Rapson Hall U of MN Arch School
In my last post i mentioned a great field trip i had to the univ of mn the other day.
Besides being an honor, it was fun to sit as a critic again. This time for some grad students’ final projects in an arch design studio.
it was like taking a class for me too since the fellow jury members were all so impressive.  i wondered if the students really appreciated their presence…
the jury?
bruno franck is a structural engineer who has worked with folks like david salmela and vincent james.  he framed things in fascinating ways that i’m not used to considering.
dale mulfinger is one of the founders of the great sala architects, is an author and a teacher.  he’s absolutely brilliant and a pleasure to listen to.
bob ganser is the instructor of the class.  he’s also one of the founders of citydeskstudio a great minneapolis firm.
gayla lindt is an architect and teacher who recently collaborated on a book about the great ralph rapson called “come closer, i have a story to tell”.
pretty good bunch huh?
and the students were great too…
all year they’ve been working on designs for a train/commuter rail station to be located at the new twins stadium in downtown minneapolis.
they’d all been up for days working on their models and renderings…
i think they were really glad to be done.
some of the work really stood out…
there was something cool about every single students project too…
in the below photo, dale mulfinger talks about the work in the above photo…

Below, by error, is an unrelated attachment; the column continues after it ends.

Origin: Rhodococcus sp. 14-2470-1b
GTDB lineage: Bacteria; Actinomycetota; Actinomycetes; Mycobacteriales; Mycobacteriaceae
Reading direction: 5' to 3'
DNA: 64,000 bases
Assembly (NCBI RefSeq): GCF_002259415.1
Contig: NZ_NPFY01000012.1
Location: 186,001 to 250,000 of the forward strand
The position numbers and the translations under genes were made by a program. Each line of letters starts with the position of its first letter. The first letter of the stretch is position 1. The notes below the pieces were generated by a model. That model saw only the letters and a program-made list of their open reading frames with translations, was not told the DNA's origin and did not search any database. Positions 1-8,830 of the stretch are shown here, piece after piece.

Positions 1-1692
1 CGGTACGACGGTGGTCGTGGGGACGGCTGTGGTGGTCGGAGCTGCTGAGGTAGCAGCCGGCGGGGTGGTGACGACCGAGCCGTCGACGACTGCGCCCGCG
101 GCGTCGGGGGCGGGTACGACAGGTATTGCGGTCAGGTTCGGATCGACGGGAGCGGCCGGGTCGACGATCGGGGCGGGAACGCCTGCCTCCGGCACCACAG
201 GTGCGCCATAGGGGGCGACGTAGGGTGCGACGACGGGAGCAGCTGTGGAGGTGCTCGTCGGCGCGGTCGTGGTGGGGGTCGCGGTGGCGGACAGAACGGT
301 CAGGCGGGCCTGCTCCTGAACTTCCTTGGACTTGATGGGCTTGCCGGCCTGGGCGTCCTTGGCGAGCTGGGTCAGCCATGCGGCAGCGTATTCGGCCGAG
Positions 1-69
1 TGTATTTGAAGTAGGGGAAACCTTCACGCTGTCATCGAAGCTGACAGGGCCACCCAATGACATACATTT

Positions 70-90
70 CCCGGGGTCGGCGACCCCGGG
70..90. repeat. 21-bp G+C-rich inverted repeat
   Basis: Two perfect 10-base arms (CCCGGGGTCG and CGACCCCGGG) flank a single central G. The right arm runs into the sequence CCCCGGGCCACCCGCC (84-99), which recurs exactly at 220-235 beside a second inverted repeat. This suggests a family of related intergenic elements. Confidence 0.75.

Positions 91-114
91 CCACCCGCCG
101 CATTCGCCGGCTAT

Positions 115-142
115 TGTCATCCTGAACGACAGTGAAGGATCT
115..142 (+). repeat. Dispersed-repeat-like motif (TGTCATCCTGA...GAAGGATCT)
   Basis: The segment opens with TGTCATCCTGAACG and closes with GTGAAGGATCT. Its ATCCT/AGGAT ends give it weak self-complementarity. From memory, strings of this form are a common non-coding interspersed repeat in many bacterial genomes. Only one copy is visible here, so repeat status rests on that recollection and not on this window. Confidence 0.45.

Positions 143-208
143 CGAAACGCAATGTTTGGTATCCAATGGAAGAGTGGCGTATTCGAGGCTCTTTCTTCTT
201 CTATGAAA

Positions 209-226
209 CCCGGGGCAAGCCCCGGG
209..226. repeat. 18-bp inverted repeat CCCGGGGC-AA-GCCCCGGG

he’s talking about how, as upright walking creatures, we feel some tension when certain angles are present in structures that make them feel as though they may fall over. (if you look closely in the background, bruno franck has slipped on his sunglasses due to brightness.  this coupled with his accent and scarf made him seem almost impossibley cool to me.  if i was a student?  i’d have been so, so intimidated)
a few of the students work drew some pretty serious praise from the jury…
this students work was surprisingly original, inspired and inventive.  it’s fun to wonder where she’ll end up.i responded by rambling about weaving, math, music and the artist xylor jane’s work.
they all looked at me with what appeared to be a polite confusion.
some of the projects were so sophisticated too.
a couple students really reminded me of myself when i was young…
listening to criticism was very hard for me…
i was impressed with how well they all took it.
i stayed pretty quiet and let others do most of the talking. (rare for me)
so many creative ideas and young energy.
it was great to have watched them develop over the last few months as this was my third visit to the class.i wondered how you would go about actually assigning a letter grade to them…
me?  mostly i talked to them about ideas as stories, buildings as symphonies, material choices for them… as language is to the writer, cinematic, epic gestures…
i wanted them to believe in something even if it was wrong to the jury.
i tried to hint about developing the kind of mindset that might enable them to say, “I pick up my pen and a building appears” someday.
i worry that they’ll be met with reality before they’ve had enough time to disregard it.
so i left them, feeling inspired and thoughtful.
the building was deserted and i liked looking at the stairs.
stairs everywhere.
six flights more to my car…
as always after a field trip, everything looked a little cooler than usual…
and i left the school thinking again about letter grades.
and how could you not…guess which level i was parked on.